By Malena Amusa
Friday, March 5, 2010
"Precious," the controversial movie about an abused obese black teenager, co-produced by Oprah, is up for six Oscars on Sunday; "Avatar" is up for nine. Black female film critics have given both movies mixed reviews.
(WOMENSENEWS)--Not since the film version of "The Color Purple" came out 25 years ago have black women had so much at stake at the Academy Awards.
"The Color Purple"--based on a book of the same name by Alice Walker about sisterhood and a black woman's rise above family abuse and illiteracy--was up for 11 Oscar nominations 25 years ago. It took home none.
Since then, no movie with a leading black female actress has been back in competition for best picture.
A handful of movies, such as "Dreamgirls" (2006) and "Monsters Ball" (2008), have fanned hope that more movies focused on black women were entering the mainstream.
Then this year along comes a stunner: "Precious: Based on the Novel Push by Sapphire," co-produced by Oprah Winfrey and black powerhouse movie writer, producer and actor Tyler Perry.
So far, "Precious" has grossed about $50 million in U.S. ticket sales.
It has earned six Oscar nominations, including best picture and director for Lee Daniels, an African American who produced "Monsters Ball."
Gabourey Sidibe, who stars in the movie, is up for best actress in a leading role.
"I'm glad it's doing well," said Dianne Brooks, a Los Angeles-based African American nonfiction writer and creator of Film Files, a review site focused on independent film. Brooks says the movie is heavy handed, but covers important ground.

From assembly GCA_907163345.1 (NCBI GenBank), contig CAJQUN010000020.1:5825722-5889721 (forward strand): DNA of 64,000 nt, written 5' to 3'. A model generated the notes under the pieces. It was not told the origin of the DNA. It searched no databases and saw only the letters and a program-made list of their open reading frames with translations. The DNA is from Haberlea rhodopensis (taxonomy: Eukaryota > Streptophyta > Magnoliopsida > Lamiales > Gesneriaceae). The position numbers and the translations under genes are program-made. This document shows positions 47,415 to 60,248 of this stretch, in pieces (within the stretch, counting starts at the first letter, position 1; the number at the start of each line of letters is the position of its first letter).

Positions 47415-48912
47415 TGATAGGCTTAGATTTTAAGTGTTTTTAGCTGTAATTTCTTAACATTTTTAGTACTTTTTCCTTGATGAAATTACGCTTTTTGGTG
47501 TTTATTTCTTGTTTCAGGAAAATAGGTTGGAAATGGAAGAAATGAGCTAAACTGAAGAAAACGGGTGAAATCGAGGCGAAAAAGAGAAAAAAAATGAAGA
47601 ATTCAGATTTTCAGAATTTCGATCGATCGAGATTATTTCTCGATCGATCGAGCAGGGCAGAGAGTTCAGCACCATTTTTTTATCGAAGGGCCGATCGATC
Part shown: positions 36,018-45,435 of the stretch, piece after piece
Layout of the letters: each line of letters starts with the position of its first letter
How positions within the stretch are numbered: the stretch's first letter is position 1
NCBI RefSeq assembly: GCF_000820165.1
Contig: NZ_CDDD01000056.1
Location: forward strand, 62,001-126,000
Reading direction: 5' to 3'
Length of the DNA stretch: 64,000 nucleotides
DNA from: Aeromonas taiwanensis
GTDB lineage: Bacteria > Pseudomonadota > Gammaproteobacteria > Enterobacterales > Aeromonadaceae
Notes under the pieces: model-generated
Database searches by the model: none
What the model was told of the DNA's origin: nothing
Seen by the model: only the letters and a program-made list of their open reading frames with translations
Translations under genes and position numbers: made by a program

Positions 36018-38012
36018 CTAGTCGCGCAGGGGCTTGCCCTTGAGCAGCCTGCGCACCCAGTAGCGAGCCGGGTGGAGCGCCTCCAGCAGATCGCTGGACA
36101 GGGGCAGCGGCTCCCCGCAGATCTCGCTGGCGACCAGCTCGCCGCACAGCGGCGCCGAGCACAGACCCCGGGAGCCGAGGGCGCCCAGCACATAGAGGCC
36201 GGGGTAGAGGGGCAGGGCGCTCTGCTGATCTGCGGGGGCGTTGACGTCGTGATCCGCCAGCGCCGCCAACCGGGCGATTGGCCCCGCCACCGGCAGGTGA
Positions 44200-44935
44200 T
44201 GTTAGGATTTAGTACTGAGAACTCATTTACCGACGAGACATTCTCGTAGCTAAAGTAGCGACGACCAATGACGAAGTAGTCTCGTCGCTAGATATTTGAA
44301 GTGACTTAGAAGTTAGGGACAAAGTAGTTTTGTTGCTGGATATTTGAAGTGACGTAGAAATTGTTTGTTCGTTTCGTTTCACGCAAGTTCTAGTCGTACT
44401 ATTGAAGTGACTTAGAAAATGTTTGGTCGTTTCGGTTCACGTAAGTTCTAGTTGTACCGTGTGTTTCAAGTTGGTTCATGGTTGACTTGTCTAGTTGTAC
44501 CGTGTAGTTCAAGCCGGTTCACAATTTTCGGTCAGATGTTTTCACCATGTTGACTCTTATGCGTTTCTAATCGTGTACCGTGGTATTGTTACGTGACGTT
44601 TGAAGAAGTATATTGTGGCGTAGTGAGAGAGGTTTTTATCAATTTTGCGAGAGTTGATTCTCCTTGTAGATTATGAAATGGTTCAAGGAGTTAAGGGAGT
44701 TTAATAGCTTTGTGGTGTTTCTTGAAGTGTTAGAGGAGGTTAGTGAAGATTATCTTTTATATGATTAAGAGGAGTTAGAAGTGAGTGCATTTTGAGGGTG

"There are so few films with people of color getting attention," said Brooks, who taught film at University of Massachusetts, Amherst, for 13 years before moving to Los Angeles.
"Precious" provides insight into how some people live who are invisible in our country, she added. "Sarah Palin should see 'Precious.'"
Brooks says she is rooting, in particular, for Mo'Nique, the comedian-turned-drama star who animates Mary Jones, the child-wrecking mother in "Precious." Mo'Nique is nominated for best actress in a supporting role.
"Precious" portrays the daily horror of an obese teenager who prevails against overwhelming odds. She's pregnant for the second time by her father; battles illiteracy; has a child with Down syndrome; learns she is HIV-positive; and somehow must leave the house of her mentally-ill, monstrously abusive mother, the head of the dysfunctional welfare-dependent black Harlem family.
"Precious" is a brutal story that has drawn criticism for its potential to make the struggles of one family in one ghetto the general experience of black people and black women.
The Women Film Critics Circle, an association of 47 female film critics and scholars, debated the movie on its listserve and ultimately put "Precious" on its list of top 10 "Hall of Shame" movies.
"It promotes prejudice against blacks, fat women, unmarried women, less educated women and a whole lot more," the Circle's online review read.
But such judgment is by no means universal.
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